Tag Archives: New Hampshire

A Snapshot of the 36 Senate Races

The international polling firm YouGov, in their ongoing project with the New York Times and CBS News, released another complete polling wave over the weekend. The data included results from all 36 Senate races.

According to the comprehensive totals, Republicans would gain the majority with 51 seats, winning in 21 states including a Louisiana run-off, while Democrats would claim fourteen. The 36th state, Iowa, is in a flat 44-44 percent tie between Republican state Sen. Joni Ernst and Democratic US Rep. Bruce Braley (D-IA-1).

For Republicans, the safe list contains a pair of both Oklahoma (Jim Inhofe and James Lankford) and South Carolina seats (Lindsey Graham and Tim Scott) that are up for election this year in addition to Susan Collins in Maine, Jim Risch from Idaho, and Jeff Sessions (Alabama), among others.

The GOP nominee leads in 10 contested or open races from anywhere between three and 29 points. Only three of the contenders, however, exceed 50 percent in support. Below are the results in competitive campaigns:
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A Quick Update on Key Senate Races

Here’s a look at the latest from the final drive for the Senate in key states:

Kentucky


Kentuckians for Strong Leadership: “Look”

Survey USA released a new poll (Oct. 15-19; 655 likely Kentucky voters) again showing a virtual dead heat between Sen. Mitch McConnell (R) and Secretary of State Alison Lundergan Grimes (D). This data finds the senator only holding a one-point lead, 44-43 percent, as the campaign again tightens. Also, the in-state Super PAC supporting McConnell, Kentuckians for Strong Leadership, released a new attack ad, calling her “Obama’s Senator” (above).
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Key Senate Battleground States Polling Reviews Show GOP Trend

The best understanding of a political campaign’s status involves analyzing polling trends, rather than individual polls that simply capture the a snapshot of a particular point in time.

Using such a model, we take a look at the key races to determine what the long-term trends may be telling us about the final outcome. According to these trends, even with losses in Kansas and North Carolina, Republicans would likely capture the Senate majority, gaining a net of seven seats, reaching 52 members.

Alaska
Number of polls since Sept. 14: 7
Number of pollsters: 7
Number showing Dan Sullivan (R) leading Sen. Mark Begich (D): 7
Average Sullivan lead: 4.8%

Arkansas
Number of polls since Sept. 14: 7
Number of pollsters: 7
Number showing Tom Cotton (R) leading Sen. Mark Pryor (D): 4
Number showing Sen. Mark Pryor (D) leading Tom Cotton (R): 3
Average Cotton lead: 5.8%
Average Pryor lead: 2.7%

Colorado
Number of polls since Sept. 14: 8
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Is New Hampshire Shifting Republican?

A new Vox Populi poll is either confirming a swing toward the New Hampshire Republican candidates, or is a clear outlier.

According to this new survey research firm’s latest Granite State data (Sept. 15-16; 550 likely New Hampshire voters), former Sen. Scott Brown (R) has now taken a surprising lead over Sen. Jeanne Shaheen (D), 47-43 percent, a spread close to exceeding the polling margin of error. The totals reach the stated share for each candidate when the respondents leaning to each individual are added.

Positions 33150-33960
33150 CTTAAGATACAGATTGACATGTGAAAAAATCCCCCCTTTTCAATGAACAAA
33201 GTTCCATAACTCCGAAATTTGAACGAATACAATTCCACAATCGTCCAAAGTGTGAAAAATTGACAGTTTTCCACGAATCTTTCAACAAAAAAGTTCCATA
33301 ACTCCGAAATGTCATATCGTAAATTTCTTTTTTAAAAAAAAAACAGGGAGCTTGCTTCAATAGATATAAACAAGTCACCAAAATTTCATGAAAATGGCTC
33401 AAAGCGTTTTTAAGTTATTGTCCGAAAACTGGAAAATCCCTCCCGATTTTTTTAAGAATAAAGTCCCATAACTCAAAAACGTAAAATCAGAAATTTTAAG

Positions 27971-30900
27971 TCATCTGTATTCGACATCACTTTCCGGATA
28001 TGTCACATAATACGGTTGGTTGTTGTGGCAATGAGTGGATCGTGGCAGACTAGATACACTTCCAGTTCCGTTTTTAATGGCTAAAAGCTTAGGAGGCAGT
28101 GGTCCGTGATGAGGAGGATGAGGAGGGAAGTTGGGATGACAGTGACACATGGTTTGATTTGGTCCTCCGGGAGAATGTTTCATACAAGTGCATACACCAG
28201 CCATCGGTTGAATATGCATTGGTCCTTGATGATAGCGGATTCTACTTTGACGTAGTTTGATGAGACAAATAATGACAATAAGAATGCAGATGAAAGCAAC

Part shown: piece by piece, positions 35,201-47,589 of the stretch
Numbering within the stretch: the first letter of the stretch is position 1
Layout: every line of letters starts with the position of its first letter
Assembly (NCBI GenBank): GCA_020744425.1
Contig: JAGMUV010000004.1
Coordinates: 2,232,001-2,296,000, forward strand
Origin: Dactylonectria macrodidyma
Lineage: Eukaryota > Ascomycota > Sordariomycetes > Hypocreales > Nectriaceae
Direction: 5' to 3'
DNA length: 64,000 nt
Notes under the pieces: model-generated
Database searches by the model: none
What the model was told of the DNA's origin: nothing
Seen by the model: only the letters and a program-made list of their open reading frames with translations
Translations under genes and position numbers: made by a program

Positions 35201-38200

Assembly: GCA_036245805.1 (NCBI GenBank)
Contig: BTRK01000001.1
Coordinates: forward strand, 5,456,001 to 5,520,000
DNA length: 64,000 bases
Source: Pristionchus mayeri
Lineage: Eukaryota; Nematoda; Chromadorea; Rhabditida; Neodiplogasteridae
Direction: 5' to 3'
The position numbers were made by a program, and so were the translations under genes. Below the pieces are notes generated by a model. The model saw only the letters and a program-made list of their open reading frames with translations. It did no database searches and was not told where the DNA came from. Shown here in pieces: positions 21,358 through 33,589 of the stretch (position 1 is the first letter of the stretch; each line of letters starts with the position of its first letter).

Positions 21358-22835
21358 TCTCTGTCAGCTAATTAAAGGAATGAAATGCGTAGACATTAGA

Since Sept. 10, the results from six polls, via six different pollsters (two of which were polling for a partisan interest), find Sen. Shaheen leading in four of the scenarios and Brown, two. This suggests that Brown has growing momentum because he is now leading or trailing by a smaller number than found in previous studies.

Both Rasmussen Reports and Public Policy Polling for the League of Conservation Voters find the incumbent leading by six points, while the American Research Group posts her to a five-point advantage. The fourth survey, from New England College, gives Sen. Shaheen an 11-point margin. This latter study clearly seems to be an outlier because no other pollster has come anywhere near such a conclusion within the Continue reading >

The State of the Senate

Much has been written about which party will control the US Senate in the next Congress and, with seven pure toss-up races on the political board, there’s plenty of room for conjecture on both sides of the ideological aisle.

Let’s take a look at the aggregate Senate campaign picture, remembering that the Republicans must retain all of the seats they currently possess (15 in this election cycle) and convert six Democratic states just to reach the minimum majority level. Democrats will maintain control if the two parties deadlock at 50-50 (including the Independents who will caucus with one party or the other). The Dems hold power in such a situation because Vice President Joe Biden (D), the constitutional Senate president, will break any tie vote in his party’s favor.

The model also assumes Republican conversion victories in three Democratic retirement seats, Montana (Sen. John Walsh), South Dakota (Sen. Tim Johnson), and West Virginia (Sen. Jay Rockefeller). A three-way contest in South Dakota could Continue reading >